The Millennium Bell

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The Millennium Bell
Studio album by Mike Oldfield
Released 26 November 1999 (1999-11-26)
Recorded Roughwood Studios,
Abbey Road Studios, London
1999
Genre Progressive rock, new-age
Length 45:03
Label Warner
Producer Mike Oldfield
Mike Oldfield chronology
Guitars
(1999)
The Millennium Bell
(1999)
Tr3s Lunas
(2002)
Tubular Bells series chronology
Tubular Bells III
(1998)
The Millennium Bell
(1999)
The Best of Tubular Bells
(2001)
Professional ratings
Review scores
Source Rating
Allmusic 2.5/5 stars[1]

The Millennium Bell is the 20th record album by Mike Oldfield, released in 1999. The theme of the album is a reflection of different periods of human history. The album borrows its name from the dawning of the 3rd millennium and Oldfield's Tubular Bells series of albums. It was the main work performed at Oldfield's concert for Berlin's new year celebrations on 31 December 1999.

Recording, release and Millennium concert[edit]

Oldfield recorded the majority of the album at his home studio, Roughwood Studios, Berkshire, and then recorded the orchestrations in just one day at Abbey Road Studios, London with the London Session Orchestra.

It was Oldfield's third album within one year, after Tubular Bells III in late 1998 and Guitars earlier in 1999. It was also the first Mike Oldfield album available on the MiniDisc format.

A free live performance of the latter half of the album plus some older tracks was given in Berlin, Germany on New Year's Eve 1999, with an estimated audience of 500,000 people.[2] This concert was released on a DVD (and later CD) with the title The Art in Heaven Concert.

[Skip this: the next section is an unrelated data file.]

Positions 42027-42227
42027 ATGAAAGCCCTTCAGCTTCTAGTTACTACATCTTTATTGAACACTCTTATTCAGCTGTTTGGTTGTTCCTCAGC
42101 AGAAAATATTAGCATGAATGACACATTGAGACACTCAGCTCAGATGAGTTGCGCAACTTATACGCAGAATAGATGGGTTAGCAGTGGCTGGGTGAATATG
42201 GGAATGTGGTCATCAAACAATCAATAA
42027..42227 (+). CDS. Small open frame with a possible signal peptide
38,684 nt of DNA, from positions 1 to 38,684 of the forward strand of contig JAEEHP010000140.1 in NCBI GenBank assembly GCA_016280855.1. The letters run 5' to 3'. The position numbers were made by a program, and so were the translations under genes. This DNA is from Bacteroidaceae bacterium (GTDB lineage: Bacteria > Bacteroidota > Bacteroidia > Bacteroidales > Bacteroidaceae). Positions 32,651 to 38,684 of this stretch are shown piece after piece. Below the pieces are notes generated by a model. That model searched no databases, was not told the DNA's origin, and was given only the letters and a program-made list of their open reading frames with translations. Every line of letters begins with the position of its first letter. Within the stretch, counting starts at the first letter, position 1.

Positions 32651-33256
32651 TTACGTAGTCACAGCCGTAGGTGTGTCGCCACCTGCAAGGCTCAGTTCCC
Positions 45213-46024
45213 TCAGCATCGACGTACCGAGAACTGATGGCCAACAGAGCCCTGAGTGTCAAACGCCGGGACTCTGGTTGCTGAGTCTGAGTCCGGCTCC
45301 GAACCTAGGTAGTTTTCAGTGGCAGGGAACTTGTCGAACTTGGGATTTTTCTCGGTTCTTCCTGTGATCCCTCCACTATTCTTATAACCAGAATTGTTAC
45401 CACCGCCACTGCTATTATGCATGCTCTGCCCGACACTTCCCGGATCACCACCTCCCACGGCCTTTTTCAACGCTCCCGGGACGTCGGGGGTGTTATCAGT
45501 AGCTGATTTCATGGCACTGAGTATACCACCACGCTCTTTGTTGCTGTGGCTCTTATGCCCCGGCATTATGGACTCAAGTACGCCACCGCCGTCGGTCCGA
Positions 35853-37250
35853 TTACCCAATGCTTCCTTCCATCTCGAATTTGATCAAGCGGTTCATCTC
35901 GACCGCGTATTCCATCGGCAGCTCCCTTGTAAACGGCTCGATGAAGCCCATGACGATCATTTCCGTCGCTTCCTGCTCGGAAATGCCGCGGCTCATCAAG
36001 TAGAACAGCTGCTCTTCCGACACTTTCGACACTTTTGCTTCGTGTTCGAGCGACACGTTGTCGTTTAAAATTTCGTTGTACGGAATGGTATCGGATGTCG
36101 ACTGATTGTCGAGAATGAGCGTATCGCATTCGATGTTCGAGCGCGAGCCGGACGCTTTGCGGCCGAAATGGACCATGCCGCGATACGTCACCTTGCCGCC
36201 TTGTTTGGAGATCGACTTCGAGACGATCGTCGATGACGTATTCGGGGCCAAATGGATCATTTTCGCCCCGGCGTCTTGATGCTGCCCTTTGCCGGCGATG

Album analysis[edit]

The main theme of The Millennium Bell is the view on the first two thousand years after the birth of Jesus of Nazareth through series of single episodes describing important moments in history, as well as different aspects of humanity. The album is eclectic in style, ranging from majestic choruses and soundtrack-esque orchestral passages through New Age sonic textures and ethnic sounds to strong pulse of electronic percussion.

"Peace on Earth"[edit]

The opening track, "Peace on Earth", is essentially a Christmas carol, referring to the newborn Jesus Christ, the bringer of peace on Earth. The main aspect of this track is hope.

"Pacha Mama"[edit]

Mixing electronic and ethnic sounds, namely the ethnic percussion, "Pacha Mama" was based on the music of Incas – Mike Oldfield paid a visit to Peru – and, in a broader sense, refers to Native Americans (both in North and South America) in pre-Columbian era, before another important year in human history – the year 1492.